After writing the previous note about the two most important things in object oriented programming, I realized that there’s one pitfall I may want to point out. Let’s show it based on an example:
A while ago I wrote a UKBorderlessWindow class. It’s a subclass of NSWindow that forces the NSBorderlessWindowMask flag. The advantage of this is that I can now create a borderless window in Interface Builder by simply setting this class as an object’s “custom class”.
I used this in several projects, and suddenly realised bugs I had already fixed were popping up again. What had happened? Well, I had violated the API contract. You see, every class, every method you create is a contract with the code using it: “This class does X.” The code expects that contract to be true. Trouble is, sometimes there is implicit behaviour that you don’t realize until you use the class in several projects. A borderless window is only borderless. What I did was that in one app I realised that my borderless window was ending up behind menus, but I wanted it on top. So I modified the class to put the window in a higher layer. Trouble was, another app using this window class was expecting the old layering…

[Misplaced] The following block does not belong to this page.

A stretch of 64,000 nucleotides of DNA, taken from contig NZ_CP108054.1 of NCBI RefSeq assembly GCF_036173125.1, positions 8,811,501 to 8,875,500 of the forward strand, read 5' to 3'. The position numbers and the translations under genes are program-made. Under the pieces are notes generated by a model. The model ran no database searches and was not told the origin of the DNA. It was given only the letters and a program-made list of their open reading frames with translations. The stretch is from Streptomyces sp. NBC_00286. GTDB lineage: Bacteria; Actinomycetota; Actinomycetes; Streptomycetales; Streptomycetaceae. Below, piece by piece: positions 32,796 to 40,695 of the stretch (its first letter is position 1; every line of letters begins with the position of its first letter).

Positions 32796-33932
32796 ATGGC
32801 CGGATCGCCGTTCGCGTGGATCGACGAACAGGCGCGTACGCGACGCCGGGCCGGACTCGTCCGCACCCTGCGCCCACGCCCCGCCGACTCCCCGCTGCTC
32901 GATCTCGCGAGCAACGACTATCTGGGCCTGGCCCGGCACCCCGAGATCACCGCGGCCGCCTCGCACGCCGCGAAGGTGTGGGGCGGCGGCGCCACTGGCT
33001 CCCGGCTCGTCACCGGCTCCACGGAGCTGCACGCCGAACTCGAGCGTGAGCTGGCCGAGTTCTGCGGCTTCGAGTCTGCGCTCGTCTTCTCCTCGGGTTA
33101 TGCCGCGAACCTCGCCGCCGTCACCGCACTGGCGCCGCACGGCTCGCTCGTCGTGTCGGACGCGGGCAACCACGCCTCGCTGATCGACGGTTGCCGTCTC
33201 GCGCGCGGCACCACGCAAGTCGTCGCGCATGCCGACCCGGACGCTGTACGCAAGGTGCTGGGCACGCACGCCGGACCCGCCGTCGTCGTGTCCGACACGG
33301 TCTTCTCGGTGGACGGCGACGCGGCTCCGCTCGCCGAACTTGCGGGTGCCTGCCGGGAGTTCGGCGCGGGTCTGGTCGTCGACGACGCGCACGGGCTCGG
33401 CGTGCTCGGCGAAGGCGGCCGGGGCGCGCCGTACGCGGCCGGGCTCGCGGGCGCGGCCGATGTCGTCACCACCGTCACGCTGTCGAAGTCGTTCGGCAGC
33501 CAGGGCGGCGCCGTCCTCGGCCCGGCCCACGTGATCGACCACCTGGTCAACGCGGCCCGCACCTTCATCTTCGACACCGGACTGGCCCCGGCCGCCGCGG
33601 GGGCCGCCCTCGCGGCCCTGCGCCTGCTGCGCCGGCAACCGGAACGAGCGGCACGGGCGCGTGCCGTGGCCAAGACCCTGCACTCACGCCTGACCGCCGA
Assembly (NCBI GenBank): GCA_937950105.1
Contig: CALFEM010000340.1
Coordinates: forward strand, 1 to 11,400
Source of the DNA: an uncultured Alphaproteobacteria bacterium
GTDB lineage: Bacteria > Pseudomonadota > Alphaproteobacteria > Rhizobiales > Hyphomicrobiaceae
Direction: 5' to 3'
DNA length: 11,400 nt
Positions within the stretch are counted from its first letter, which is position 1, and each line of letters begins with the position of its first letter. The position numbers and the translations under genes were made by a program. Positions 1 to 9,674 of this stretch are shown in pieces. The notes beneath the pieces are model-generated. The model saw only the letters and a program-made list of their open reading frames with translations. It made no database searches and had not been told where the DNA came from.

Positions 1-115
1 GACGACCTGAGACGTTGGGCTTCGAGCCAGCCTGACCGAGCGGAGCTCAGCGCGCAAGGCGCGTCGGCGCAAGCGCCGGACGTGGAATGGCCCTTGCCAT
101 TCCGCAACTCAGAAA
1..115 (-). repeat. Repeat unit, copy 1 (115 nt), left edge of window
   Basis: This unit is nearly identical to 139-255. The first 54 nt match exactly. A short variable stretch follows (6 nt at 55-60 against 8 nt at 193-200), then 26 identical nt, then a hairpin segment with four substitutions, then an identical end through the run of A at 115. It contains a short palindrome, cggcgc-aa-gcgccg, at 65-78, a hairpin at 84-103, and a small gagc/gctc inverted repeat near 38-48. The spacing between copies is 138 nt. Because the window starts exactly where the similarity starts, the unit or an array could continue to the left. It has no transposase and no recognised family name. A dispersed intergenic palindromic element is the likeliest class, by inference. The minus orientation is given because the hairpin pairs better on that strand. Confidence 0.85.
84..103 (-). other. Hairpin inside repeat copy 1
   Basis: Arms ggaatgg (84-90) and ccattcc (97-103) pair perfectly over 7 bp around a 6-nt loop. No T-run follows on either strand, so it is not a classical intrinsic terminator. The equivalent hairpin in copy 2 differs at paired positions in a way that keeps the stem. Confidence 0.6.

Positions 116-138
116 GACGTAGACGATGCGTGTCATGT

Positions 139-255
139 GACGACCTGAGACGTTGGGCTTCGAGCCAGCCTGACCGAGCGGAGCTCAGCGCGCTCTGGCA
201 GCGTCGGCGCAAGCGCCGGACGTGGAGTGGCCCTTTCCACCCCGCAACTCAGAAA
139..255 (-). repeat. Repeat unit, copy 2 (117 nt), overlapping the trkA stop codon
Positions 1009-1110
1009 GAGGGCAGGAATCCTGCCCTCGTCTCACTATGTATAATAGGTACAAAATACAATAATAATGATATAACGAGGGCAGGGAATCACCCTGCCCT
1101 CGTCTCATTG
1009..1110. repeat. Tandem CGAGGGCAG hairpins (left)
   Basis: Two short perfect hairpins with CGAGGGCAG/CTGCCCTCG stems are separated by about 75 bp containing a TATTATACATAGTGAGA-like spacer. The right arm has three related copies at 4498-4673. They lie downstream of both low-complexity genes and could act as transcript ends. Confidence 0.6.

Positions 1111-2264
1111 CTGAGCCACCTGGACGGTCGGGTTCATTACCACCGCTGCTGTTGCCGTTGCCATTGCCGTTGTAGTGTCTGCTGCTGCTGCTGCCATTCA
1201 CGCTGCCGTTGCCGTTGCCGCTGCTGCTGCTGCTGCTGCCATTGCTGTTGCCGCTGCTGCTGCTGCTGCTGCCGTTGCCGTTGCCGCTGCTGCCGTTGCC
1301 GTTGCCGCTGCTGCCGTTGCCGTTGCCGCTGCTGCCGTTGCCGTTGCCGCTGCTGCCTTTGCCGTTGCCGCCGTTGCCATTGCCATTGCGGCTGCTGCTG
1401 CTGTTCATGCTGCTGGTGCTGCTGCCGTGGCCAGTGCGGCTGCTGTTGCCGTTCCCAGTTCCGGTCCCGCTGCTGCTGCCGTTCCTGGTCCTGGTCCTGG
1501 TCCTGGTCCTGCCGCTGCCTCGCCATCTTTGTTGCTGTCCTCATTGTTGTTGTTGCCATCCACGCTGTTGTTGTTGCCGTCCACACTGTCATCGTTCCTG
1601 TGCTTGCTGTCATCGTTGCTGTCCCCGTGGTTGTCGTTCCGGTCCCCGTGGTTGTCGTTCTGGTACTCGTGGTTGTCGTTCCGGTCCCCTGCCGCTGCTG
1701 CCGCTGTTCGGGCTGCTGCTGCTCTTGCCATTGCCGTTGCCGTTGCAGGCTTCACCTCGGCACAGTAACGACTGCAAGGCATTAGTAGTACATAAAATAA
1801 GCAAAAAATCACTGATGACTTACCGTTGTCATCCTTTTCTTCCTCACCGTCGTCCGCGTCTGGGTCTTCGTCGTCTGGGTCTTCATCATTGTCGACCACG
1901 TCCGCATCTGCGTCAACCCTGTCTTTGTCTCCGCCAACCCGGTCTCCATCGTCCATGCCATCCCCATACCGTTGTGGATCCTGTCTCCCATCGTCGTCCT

What I should have done was create a new UKCoveringBorderlessWindow class that does the different layering. So, be sure your class names match what the class does, and don’t add stuff to a class that doesn’t fit its name. Either the name has to change, or you need a new class (or subclass).